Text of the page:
Laura Unsworth: Time to Shine.

Things were going swimmingly for Great Britain’s ladies in their opening match of the London 2012 tournament. Cruising to a 4-0 win against Japan, the crowd lapping up the performance of their heroes and the clock running down to a comfortable three points.
With four minutes left to play, Captain Kate Walsh was struck in the face with a stick and left the field with what was later discovered to be a broken jaw, which threatens to prematurely end her tournament.

Walsh is a superb player for her country. She is an excellent defender who never makes a mistake. Comfortable on the ball, a good range of passing, and a threat at penalty corners, she is a vital component in the team and has been since she made her international debut some 13 years ago. She was nominated for the FIH World Player of the year award in 2003, and has captained England and Great Britain since Danny Kerry took over as coach in 2004. With all that in mind, and having seen the influence she exerts over her teammates on, and off the field, it is perhaps stating the obvious that losing their No11 would be a hammer blow to the Great Britain team’s chances.

The news is that Walsh is to return to the village, but they have yet to decide whether she can start to play again. Despite this, all is not lost. If, and at this stage, it is still an if, Walsh has to be replaced by Natalie Seymour in the squad, there is someone waiting in the wings with the tools to step up to the plate. That player is Loughborough’s Laura Unsworth. Still only 24, the former Leicester defender already has 79 international caps (47 for England and 32 for Great Britain) to her name and has established herself as a pivotal member of the team.

Unsworth made her international debut back in 2008, just after the Beijing Olympics. Aged just 20, she was understandably a little bit raw, and in truth it seemed to take her a little while to adjust to the higher pace and better technical skills of the players she encountered at international level. Danny Kerry persisted with her, seeing ability and potential in her defensive work, and someone with a valuable secondary skill of trapping penalty corners. She has repaid that faith, playing her part in the squad winning a host of medals, culminating in their best ever finish at the 2012 Champions Trophy where they won silver.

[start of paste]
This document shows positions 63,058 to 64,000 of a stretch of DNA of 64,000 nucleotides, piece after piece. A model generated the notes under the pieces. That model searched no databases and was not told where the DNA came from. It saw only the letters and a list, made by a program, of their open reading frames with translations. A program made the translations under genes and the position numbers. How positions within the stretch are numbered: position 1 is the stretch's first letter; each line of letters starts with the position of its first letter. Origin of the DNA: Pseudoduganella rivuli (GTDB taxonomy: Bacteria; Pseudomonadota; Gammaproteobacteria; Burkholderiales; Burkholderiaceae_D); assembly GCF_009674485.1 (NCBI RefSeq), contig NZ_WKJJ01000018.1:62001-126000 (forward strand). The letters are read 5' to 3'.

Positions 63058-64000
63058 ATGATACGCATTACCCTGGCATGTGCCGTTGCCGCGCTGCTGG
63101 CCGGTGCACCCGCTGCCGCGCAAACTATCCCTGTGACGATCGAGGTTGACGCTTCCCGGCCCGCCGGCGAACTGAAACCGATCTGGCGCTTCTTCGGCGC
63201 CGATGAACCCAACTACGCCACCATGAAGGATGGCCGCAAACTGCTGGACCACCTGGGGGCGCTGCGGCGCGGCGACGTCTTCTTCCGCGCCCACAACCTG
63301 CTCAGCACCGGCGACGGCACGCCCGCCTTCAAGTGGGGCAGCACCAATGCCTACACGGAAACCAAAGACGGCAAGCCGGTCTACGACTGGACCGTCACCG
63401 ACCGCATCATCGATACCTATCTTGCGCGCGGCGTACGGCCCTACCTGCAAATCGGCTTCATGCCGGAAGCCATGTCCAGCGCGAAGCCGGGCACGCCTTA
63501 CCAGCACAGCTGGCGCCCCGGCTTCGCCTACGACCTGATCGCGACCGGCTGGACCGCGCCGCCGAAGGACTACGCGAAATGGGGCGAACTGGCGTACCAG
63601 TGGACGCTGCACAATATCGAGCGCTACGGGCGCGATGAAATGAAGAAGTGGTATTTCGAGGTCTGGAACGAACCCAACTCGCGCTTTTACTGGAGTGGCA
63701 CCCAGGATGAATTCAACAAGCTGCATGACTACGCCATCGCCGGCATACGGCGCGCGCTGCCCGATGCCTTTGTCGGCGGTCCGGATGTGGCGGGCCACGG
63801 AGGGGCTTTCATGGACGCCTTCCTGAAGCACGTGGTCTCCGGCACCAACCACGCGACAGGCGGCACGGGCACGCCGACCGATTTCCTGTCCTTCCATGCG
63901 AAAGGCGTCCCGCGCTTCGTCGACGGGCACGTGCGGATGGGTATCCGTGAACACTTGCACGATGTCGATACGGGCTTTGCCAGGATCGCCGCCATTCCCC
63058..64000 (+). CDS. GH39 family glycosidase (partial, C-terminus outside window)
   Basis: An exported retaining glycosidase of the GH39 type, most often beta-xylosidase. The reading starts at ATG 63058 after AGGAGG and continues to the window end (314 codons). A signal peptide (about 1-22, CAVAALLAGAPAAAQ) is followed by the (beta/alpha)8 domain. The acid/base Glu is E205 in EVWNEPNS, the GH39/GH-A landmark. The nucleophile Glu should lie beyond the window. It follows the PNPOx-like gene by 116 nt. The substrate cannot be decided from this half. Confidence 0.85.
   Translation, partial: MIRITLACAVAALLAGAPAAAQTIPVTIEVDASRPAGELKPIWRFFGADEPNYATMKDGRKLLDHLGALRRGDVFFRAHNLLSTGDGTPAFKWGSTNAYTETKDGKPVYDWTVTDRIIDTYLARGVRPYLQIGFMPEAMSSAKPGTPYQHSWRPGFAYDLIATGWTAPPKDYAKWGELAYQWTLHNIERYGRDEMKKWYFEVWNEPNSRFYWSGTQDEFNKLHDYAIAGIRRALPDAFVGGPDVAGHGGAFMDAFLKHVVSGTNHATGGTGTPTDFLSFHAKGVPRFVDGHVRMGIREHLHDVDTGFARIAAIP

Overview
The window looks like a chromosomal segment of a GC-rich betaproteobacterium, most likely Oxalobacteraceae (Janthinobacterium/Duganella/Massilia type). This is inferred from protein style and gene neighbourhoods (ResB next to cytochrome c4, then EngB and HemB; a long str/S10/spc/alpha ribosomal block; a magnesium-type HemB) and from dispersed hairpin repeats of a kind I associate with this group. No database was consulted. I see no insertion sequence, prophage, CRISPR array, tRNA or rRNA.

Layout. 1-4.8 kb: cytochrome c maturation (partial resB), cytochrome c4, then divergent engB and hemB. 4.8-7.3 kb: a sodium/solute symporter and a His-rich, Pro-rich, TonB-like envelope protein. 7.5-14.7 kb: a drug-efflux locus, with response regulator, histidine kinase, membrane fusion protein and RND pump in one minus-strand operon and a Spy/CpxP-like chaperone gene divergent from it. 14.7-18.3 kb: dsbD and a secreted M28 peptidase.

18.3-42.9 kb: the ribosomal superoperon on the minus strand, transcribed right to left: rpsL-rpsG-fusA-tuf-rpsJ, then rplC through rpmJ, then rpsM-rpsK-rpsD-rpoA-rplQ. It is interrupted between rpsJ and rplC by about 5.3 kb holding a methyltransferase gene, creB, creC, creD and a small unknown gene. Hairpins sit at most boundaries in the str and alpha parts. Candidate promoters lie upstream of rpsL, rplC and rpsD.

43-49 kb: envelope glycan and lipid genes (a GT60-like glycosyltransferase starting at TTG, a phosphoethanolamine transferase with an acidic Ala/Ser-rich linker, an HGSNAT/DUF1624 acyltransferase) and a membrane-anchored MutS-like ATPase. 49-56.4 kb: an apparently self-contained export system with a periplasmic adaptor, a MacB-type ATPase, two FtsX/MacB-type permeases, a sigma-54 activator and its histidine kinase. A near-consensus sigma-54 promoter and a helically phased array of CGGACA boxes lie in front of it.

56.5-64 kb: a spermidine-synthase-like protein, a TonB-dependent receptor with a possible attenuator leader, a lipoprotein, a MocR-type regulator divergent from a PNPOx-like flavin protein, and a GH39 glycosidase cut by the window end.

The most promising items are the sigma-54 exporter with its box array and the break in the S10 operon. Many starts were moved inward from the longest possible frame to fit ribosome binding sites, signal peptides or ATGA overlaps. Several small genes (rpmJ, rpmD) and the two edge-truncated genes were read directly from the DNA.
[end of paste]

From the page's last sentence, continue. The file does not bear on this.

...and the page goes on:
I have watched her development with interest, over the last few years. She seems to be comfortable, as most players have to be these days, playing anywhere across the back four, and her distribution has come on leaps and bounds from those earlier days where she seemed slightly hesitant on the ball and sometimes didn’t choose the right passing option. Now, it is not uncommon to see her calmly pick a pass, or win a foul whilst surrounded by three or four opponents, deep in her own half. The Unsworth of 2008 would not have shown such composure.

Walsh was absent for the Investec London Cup in June, after an adverse reaction to some tape used on her ankle. Crista Cullen too, was not available, nursing an injury to her ankle, sustained in the London Prepares series. It was striking the manner in which Unsworth stepped into the breach: The diminutive No4 played a lot more of the games in a central position, and was the chief organiser of the defence and a focal point for any ball distribution around the back. Not unlike the role normally filled by Reading’s Walsh. She showed maturity and leadership skills and tackled absolutely everything that came near her, forming a formidable defensive shield with Georgie Twigg, the deep-lying central midfielder. On the whole, the London Cup was a disappointing tournament for the hosts, however Unsworth was definitely one of the positives to emerge from it.

Don’t get me wrong; I want to see Kate Walsh back on the pitch. The experience she has gained from 288 caps and her influence over the rest of the squad are not qualities that should be taken lightly. Quite simply, Great Britain are a much better squad with the Stockport-born defender in the ranks. However, having seen Unsworth step in once already, I am one person who won’t be panicking should the worst happen.

Laura Unsworth, this could be your time to shine.

About thetopofthed

Columnist for The Hockey Paper and the man behind The Top of the D. Writer, podcaster, goalkeeper and BBC Sport man. Used to work for Great Britain Hockey and have covered the sport at every major tournament.
This entry was posted in Features, London 2012 Women. Bookmark the permalink.

2 Responses to Laura Unsworth: Time to Shine.

  1. thetopofthed says:

    Thanks for reading the article, Hilary. Glad you enjoyed it. I’m looking forward to seeing Laura get even better over the coming season!


  2. Hilary Thomas says:

    Laura is my goddaughter. What a fantastic write up about her progress. Thank you.
    Hilary Thomas. Exeter.


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